It was late January, the snow was over a foot deep. It was cold and windy. The sun was dropping and I had to build a fire to cook dinner and stay warm through the night. All I had on me was a flint and steel. No matches or lighters.

Photo by particlem

Photo by particlem

Earlier that day I had collected enough wood to keep the fire going through the night, but some of it was damp. I took a dry piece of kindling and carefully whittled some shavings into a pile. Once I had a decent sized pile I grabbed the flint and steel and struck them together to make sparks. I kept praying that one of those sparks would catch the scraps of wood and begin smoldering.

strike, strike, strike…

After what seemed like hours the small scraps started smoldering. A fire was beginning to take shape! I began laying larger pieces of wood next to the embers — watching to make sure they caught fire. I kept grabbing for larger pieces of wood. But it is a delicate balance. T00 large a piece would smother the fire, and I’d have to pull it off and nurse the dwindling flames back to life. When you place a fresh piece of wood onto a fire either it will begin to burn or you will smother the existing flames.

I was an experienced Scout on that trip, and I struggled with the delicate balance of growing the fire. I was overeager. I reached for wood that I wanted to burn and provide me with warmth — skipping over the wood that the fire needed. Eventually the fire began burning bright, and I was able to warm my numb hands.

photo by

photo by Thomas Hawk

Looking back all these years later it is clear to me that the people I surround myself with are just like that fire.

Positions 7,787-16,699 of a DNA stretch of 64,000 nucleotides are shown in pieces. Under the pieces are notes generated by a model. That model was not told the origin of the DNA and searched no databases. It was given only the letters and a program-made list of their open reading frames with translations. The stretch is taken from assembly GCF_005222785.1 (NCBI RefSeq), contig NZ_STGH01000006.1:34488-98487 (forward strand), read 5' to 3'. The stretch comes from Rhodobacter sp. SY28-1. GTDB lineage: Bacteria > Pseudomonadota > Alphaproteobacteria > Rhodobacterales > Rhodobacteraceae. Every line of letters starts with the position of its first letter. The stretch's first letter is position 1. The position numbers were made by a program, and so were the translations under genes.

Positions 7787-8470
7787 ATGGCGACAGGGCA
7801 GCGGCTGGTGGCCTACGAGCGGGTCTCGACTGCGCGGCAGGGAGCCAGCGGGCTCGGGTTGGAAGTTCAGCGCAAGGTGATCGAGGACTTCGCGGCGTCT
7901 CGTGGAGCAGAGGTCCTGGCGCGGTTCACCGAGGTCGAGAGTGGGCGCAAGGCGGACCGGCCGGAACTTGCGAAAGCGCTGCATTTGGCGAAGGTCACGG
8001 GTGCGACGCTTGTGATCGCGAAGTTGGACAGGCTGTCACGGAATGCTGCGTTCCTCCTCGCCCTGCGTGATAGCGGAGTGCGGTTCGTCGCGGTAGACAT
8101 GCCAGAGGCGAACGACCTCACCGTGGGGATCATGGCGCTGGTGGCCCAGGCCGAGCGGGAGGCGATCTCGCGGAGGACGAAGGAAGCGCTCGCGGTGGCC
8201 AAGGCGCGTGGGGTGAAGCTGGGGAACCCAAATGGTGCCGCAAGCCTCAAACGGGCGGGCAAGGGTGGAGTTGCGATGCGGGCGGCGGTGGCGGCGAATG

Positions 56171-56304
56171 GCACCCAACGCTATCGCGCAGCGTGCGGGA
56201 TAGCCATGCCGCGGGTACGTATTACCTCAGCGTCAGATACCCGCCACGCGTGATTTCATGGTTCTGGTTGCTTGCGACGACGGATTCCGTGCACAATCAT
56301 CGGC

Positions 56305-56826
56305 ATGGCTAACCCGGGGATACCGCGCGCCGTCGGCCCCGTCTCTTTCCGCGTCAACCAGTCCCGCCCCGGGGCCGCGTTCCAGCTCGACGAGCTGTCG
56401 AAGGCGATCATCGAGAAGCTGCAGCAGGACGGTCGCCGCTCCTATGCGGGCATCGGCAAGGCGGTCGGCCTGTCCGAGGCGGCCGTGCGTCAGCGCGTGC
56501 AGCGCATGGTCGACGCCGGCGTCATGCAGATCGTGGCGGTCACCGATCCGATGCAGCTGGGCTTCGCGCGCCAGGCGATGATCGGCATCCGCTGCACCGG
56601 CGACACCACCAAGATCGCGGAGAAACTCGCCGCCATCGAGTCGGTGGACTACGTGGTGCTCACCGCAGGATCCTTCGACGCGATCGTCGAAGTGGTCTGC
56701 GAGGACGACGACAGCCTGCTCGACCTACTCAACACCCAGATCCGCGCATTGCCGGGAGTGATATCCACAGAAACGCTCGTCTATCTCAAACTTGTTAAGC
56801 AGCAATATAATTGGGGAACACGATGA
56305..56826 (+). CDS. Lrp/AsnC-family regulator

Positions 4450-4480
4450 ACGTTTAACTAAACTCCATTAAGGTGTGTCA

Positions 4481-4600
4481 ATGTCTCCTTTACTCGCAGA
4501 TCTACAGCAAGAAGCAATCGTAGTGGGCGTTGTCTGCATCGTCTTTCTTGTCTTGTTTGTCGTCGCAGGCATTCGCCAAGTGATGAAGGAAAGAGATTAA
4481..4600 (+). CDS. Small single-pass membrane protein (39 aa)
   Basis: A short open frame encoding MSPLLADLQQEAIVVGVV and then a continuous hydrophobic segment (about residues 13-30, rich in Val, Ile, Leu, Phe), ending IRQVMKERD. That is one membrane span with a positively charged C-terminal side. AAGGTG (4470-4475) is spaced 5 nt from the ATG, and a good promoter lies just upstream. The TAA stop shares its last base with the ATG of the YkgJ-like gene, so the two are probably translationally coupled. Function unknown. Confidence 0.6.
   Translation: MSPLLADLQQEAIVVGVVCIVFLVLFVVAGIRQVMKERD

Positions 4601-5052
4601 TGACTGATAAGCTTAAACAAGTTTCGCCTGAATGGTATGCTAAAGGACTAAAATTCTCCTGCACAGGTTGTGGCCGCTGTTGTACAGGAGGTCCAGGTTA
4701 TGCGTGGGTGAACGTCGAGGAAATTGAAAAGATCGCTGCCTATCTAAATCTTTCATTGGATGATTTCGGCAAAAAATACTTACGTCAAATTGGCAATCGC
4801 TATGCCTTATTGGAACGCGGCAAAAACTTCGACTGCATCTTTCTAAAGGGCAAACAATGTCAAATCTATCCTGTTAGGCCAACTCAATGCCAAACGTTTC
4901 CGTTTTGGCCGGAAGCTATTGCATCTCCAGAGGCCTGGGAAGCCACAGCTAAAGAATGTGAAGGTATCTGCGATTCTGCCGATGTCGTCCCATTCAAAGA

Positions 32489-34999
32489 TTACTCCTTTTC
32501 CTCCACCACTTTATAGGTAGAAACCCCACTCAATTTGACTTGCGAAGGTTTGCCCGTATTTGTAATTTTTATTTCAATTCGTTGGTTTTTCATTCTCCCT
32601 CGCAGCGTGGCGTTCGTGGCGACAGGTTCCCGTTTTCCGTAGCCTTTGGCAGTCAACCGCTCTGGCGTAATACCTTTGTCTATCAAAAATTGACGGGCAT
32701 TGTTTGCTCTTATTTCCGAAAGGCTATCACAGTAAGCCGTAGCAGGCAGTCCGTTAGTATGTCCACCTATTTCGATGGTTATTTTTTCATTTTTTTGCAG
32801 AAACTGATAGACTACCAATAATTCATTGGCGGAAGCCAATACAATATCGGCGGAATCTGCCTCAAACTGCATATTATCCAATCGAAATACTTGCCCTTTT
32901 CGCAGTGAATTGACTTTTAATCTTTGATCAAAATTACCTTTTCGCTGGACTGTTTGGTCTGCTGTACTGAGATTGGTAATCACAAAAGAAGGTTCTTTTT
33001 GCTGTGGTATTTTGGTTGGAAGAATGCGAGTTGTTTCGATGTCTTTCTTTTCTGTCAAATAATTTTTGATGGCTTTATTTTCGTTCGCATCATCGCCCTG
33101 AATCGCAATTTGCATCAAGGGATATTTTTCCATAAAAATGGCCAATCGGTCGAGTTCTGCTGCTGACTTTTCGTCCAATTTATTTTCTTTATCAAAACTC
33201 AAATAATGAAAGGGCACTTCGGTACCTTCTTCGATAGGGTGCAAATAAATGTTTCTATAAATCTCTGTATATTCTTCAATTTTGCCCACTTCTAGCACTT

A live coal placed next a dead one will either kindle that or be quenched by it.

— Epictetus, Discourses XCIX

Either you become like your friends or they become like you. We’ve all seen it happen to friends, they start taking on the habits and mannerisms of their partners. A lot is at stake. So you should be careful about associating with people who won’t help to better your position in life. And by position I don’t just mean your financial status, I also mean your mental position.

“…you are the average of the five people you associate with most, so do not underestimate the effects of your pessimistic, unambitious, or disorganized friends. If someone isn’t making you stronger, they’re making you weaker.”

— Tim Ferriss

Negative thoughts are contagious. A recent study from Notre Dame found that college roommates spread anxiety and negative emotional states to their roommates. Throughout their first year of living together roommates begin to mirror one another’s actions. They pick up the habits of those they associate with most. This is a classic example of cognitive vulnerability being altered by social environment.

Other research shows how your social networks impact your weight, smoking habits, and happiness. For example, when one partner in a married couple quits smoking the other is 67% less likely to smoke. Happiness on twitter is contagious. It spreads up to three degrees from the original tweeter (source). The people you let into your life have a bigger impact on your happiness than you could imagine.

You probably spend the bulk of your day at work. Outside of your partner, the team you surround yourself with will have the biggest impact on your life. Do they make you better? Do they push you to take risks and grow as a person? Do you look forward to going into work every day?

If they don’t, why are you still there? If the people you surround yourself with aren’t helping you to grow, they’re holding you back. Pull off any log that smothers your fire. The longer you wait the harder it will be to reignite the flame.

Sean

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